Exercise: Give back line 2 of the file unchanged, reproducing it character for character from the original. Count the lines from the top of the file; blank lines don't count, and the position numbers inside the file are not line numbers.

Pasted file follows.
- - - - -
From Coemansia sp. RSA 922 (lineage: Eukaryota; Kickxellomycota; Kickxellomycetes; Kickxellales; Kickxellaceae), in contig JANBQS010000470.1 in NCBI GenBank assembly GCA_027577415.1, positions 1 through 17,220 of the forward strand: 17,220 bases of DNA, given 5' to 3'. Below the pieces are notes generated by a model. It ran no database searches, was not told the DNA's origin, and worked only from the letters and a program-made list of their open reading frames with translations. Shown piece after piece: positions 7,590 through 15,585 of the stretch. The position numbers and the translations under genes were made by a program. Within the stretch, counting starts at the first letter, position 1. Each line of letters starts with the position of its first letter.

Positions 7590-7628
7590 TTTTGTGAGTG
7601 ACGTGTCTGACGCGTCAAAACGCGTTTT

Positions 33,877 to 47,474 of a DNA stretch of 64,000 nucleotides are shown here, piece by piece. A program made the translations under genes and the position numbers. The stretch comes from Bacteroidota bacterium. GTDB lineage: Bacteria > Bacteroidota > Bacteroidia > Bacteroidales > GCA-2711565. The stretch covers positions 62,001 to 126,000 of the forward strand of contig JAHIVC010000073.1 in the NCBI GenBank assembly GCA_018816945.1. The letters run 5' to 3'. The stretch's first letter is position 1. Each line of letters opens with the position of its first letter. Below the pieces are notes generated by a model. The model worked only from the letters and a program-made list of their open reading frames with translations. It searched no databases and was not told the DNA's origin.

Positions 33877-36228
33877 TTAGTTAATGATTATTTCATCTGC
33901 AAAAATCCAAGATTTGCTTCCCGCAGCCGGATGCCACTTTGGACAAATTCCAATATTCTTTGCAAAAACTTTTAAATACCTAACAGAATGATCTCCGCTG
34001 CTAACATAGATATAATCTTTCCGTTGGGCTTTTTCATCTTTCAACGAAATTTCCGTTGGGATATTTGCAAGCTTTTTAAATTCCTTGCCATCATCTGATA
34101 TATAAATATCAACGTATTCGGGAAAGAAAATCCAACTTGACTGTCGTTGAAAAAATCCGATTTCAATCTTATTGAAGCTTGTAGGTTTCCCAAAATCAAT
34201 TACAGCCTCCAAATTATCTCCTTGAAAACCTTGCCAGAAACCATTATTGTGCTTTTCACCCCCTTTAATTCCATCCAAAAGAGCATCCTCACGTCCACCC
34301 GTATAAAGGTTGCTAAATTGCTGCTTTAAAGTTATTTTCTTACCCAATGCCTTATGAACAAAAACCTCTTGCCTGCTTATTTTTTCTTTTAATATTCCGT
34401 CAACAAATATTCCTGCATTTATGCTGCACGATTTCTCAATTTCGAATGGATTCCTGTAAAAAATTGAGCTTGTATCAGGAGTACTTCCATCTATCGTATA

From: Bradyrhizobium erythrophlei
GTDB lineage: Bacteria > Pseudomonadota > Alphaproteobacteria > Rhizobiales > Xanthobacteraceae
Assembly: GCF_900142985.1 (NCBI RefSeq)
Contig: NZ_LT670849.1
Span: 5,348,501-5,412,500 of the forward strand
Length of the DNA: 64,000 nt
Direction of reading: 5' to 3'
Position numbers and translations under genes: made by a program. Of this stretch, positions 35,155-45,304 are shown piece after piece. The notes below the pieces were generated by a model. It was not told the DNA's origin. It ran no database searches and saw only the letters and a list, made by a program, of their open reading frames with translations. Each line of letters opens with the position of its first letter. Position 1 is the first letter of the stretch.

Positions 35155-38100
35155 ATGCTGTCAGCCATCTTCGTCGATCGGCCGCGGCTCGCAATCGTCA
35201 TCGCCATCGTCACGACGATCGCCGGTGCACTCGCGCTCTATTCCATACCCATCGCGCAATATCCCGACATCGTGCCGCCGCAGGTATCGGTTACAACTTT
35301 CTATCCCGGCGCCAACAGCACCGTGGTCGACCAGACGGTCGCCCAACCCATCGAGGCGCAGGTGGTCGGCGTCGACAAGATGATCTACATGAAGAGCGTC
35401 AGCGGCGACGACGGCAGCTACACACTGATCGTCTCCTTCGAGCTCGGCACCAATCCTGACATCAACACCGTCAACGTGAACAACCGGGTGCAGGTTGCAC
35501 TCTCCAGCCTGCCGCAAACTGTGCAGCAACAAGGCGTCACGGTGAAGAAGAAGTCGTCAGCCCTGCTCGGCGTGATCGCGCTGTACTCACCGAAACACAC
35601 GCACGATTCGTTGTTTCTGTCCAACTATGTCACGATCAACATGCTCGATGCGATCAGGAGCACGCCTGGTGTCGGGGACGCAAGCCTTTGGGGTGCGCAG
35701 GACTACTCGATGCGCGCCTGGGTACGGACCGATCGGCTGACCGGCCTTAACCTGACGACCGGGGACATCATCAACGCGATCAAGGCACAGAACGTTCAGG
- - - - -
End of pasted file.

Positions 7590-7628